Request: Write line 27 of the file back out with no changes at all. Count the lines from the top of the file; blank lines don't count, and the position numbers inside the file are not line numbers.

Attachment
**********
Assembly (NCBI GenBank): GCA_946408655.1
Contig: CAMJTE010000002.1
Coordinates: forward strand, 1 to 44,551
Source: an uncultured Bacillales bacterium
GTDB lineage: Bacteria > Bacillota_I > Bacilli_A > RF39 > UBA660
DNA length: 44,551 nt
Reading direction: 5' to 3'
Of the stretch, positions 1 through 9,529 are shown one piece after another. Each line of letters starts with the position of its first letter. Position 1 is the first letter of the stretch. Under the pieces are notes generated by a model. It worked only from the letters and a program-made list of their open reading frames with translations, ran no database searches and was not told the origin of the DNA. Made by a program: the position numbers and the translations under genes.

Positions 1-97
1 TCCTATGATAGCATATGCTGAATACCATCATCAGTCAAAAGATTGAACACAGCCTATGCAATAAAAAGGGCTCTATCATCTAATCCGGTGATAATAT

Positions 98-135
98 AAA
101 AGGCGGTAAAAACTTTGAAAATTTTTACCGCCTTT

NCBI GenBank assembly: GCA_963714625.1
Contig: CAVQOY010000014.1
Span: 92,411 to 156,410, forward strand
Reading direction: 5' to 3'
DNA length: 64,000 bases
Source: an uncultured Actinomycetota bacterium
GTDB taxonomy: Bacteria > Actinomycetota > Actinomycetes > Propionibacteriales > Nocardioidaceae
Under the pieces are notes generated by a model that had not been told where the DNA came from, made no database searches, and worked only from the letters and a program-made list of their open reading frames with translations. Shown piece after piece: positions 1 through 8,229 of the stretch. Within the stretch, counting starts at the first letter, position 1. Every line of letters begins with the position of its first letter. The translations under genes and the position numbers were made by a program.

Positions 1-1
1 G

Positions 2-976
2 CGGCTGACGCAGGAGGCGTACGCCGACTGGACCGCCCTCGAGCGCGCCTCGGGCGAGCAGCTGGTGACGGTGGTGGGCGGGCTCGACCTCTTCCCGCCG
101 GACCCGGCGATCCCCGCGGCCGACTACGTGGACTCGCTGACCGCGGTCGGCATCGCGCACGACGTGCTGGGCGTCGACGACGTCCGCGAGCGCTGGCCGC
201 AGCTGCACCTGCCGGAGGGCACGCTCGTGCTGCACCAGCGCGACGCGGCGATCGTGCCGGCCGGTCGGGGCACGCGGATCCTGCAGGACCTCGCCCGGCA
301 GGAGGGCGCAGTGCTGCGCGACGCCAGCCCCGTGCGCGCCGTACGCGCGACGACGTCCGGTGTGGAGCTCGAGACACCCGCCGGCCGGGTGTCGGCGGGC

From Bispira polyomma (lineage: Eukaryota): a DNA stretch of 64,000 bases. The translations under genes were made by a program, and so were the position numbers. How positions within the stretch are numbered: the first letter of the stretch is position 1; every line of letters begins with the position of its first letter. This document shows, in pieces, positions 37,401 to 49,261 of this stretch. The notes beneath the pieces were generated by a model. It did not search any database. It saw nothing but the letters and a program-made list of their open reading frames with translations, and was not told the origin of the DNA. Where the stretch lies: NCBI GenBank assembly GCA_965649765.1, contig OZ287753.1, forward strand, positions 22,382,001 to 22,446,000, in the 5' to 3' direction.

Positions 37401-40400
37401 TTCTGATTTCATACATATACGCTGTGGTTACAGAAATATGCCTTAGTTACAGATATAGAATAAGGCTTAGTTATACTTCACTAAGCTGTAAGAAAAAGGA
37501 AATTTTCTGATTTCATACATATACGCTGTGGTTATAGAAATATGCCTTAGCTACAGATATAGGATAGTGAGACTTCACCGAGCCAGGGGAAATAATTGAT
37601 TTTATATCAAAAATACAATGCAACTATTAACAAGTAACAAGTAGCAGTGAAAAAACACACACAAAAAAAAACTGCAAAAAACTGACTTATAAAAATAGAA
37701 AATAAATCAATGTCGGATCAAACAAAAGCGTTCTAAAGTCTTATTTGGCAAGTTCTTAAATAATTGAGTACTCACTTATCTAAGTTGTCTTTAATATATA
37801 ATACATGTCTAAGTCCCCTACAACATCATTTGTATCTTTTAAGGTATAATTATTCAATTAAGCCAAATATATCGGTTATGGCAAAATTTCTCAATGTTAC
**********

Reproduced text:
201 AGCTGCACCTGCCGGAGGGCACGCTCGTGCTGCACCAGCGCGACGCGGCGATCGTGCCGGCCGGTCGGGGCACGCGGATCCTGCAGGACCTCGCCCGGCA